R.A. Tea Mathews | Guest Columnist
All the Black men I know call one another “brothers.” In the early church, Paul referred to Christians as “brothers.”
However, in my church, “brothers” mean something entirely different. Say that word and everyone knows who you mean—Mark, Merrel, and Michael, born two years apart. Older members call them “the boys,” even though they’re now grown men with adult children.
Last Sunday morning, I stepped into their conversation in the church foyer. The younger two stand 6 feet 3 inches tall. Mark is 6 feet 6 inches tall. It’s like entering the valley of the jolly, ho-ho-ho, holy giants.
At a dinner recently, I stood beside Mark, shoulder to shoulder—well, more like my shoulder to his hip.
Okay, I exaggerate. But my head was arched all the way back as I looked at him.
“How’s the air up there, Mark?”
Like me (and Baby Bob, if you read my column last week), we were all in the same nursery on Sunday mornings. We grew up in our magnificent place of worship, packed every Sunday, a sanctuary that will seat 650 people.
But the church is down to thirty members now.
On a good Sunday.
Yes, we’re in trouble. I am third generation. My parents were married there, I was ordained there, and it’s the place of all our baptisms and funerals. It’s impossible for me to think it will fail.
Why are we in trouble? Good question. Even more important, what to do?
But we’re not alone. Many people are facing some sort of crisis. It might be financial, a job in jeopardy.
Perhaps a marital breakdown or a sick loved one.
Scripture is filled with those in dire straits. Consider the Prophet Elisha’s servant. The young man was terrified one morning as he stepped outside Elisha’s tent.
This is one of my favorite moments in the Bible. Do you recall what he saw?
- A tornado coming straight toward them.
- A forest fire, flames licking at the tent.
- An enemy army surrounding them.
- Three demon-possessed men wielding swords.
Consider your choices and lock in your answer. Here’s the passage:
“When the servant of the man of God rose early in the morning and went out, behold, an army with horses and chariots was all around the city. And the servant said, ‘Alas, my master! What shall we do?’” (2 Kings 6:15)
The answer is No. 3.
The Syrian army was there to seize the prophet Elisha, who lived in the 9th century B.C. Why? Because every time the Syrian king was about to capture the king of Israel, someone warned the king of Israel to flee.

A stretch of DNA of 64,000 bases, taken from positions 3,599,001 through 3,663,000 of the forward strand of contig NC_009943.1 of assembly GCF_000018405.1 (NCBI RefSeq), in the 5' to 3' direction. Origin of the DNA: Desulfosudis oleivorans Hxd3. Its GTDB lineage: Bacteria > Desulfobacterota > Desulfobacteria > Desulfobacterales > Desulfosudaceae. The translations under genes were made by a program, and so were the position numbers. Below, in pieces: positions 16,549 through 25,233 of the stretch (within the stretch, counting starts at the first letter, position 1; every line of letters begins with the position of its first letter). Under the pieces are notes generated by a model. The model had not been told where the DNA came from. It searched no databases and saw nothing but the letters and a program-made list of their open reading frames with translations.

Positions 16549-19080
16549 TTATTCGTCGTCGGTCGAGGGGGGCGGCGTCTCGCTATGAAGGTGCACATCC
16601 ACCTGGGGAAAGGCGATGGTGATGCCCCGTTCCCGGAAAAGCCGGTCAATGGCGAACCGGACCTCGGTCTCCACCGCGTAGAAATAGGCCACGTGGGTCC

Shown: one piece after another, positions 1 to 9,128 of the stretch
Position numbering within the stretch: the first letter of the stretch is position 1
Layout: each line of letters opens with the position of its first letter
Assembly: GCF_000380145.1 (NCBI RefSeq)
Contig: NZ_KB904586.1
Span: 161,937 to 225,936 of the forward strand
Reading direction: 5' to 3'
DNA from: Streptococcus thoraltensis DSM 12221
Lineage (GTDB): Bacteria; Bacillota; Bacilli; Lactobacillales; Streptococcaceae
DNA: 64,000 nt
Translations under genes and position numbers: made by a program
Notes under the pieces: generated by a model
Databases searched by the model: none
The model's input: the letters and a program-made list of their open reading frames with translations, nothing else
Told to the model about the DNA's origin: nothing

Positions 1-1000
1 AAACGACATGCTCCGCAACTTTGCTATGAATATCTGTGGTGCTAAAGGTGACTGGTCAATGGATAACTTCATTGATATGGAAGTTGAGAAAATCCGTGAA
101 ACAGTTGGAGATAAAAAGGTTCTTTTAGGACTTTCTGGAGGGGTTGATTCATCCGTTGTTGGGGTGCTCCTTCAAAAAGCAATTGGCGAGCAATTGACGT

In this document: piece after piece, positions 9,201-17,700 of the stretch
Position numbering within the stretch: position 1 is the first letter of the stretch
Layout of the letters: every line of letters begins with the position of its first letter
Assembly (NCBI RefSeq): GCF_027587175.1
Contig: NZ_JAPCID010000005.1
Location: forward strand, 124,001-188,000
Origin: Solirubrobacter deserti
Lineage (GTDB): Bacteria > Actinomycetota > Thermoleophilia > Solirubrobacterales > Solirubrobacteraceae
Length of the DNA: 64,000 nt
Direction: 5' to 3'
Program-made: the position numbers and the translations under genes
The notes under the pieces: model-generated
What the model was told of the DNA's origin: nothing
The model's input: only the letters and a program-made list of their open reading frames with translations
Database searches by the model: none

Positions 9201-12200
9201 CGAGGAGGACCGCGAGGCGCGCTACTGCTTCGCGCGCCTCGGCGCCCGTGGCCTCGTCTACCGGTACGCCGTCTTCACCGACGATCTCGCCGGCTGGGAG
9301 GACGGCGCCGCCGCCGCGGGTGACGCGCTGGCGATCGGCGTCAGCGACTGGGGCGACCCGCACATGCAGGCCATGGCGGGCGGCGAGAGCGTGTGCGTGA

At first, the Syrian king thought he had a spy in his camp. When he learned it was the prophet Elisha, the king commanded his men,“Seize him!”
What did Elisha do upon learning he was surrounded?
- He prayed for the servant’s eyes to be opened.
- He escaped through a secret passageway.
- He surrendered to the Syrian king.
- He cursed the Syrian king, who died.
Consider your choices and lock in your answer. Here’s the passage.
Elisha said to his servant, “Do not be afraid, for those who are with us are more than those who are with them.” Isn’t that great!
Elisha then asked God to open the servant’s eyes. The answer is No. 1.
But what did he see?
“…he saw, and behold, the mountain was full of horses and chariots of fire all around Elisha.” (2 Kings 6:16-17)
Elisha was not alone. The man of God was the Lord’s servant and landed squarely within God’s promise: “I will be gracious to whom I will be gracious…” (Exodus 33:19)
Does that mean the rest of us are at a loss, waiting to see what God will do?
Scripture also says that Jacob wrestled with God so fiercely that the Lord could not get away. Jacob said, “I will not let you go unless you bless me.” (Genesis 32:26)
And God did.
Are you prepared to wrestle God? Whatever you’re facing, does it mean that much to you?
If not for the brothers, our church would be at zero. They each sacrifice every week. And God knows that.
I treasure them for it.
Every person in our remnant of thirty loves the Lord. I hope you do, too. But it’s not enough.
Whatever your crisis—your relationship, your finances, your loved one, your church—how much does it mean to you? Are you prepared to wrestle God? To refuse to let Him go until He blesses you?
How much does it mean to you?
The Rev. Mathews, BA, MDiv, JD, is a faith columnist and the author of “Reaching to God.”
Contact her at [email protected] to join her 1-Minute Bible Study.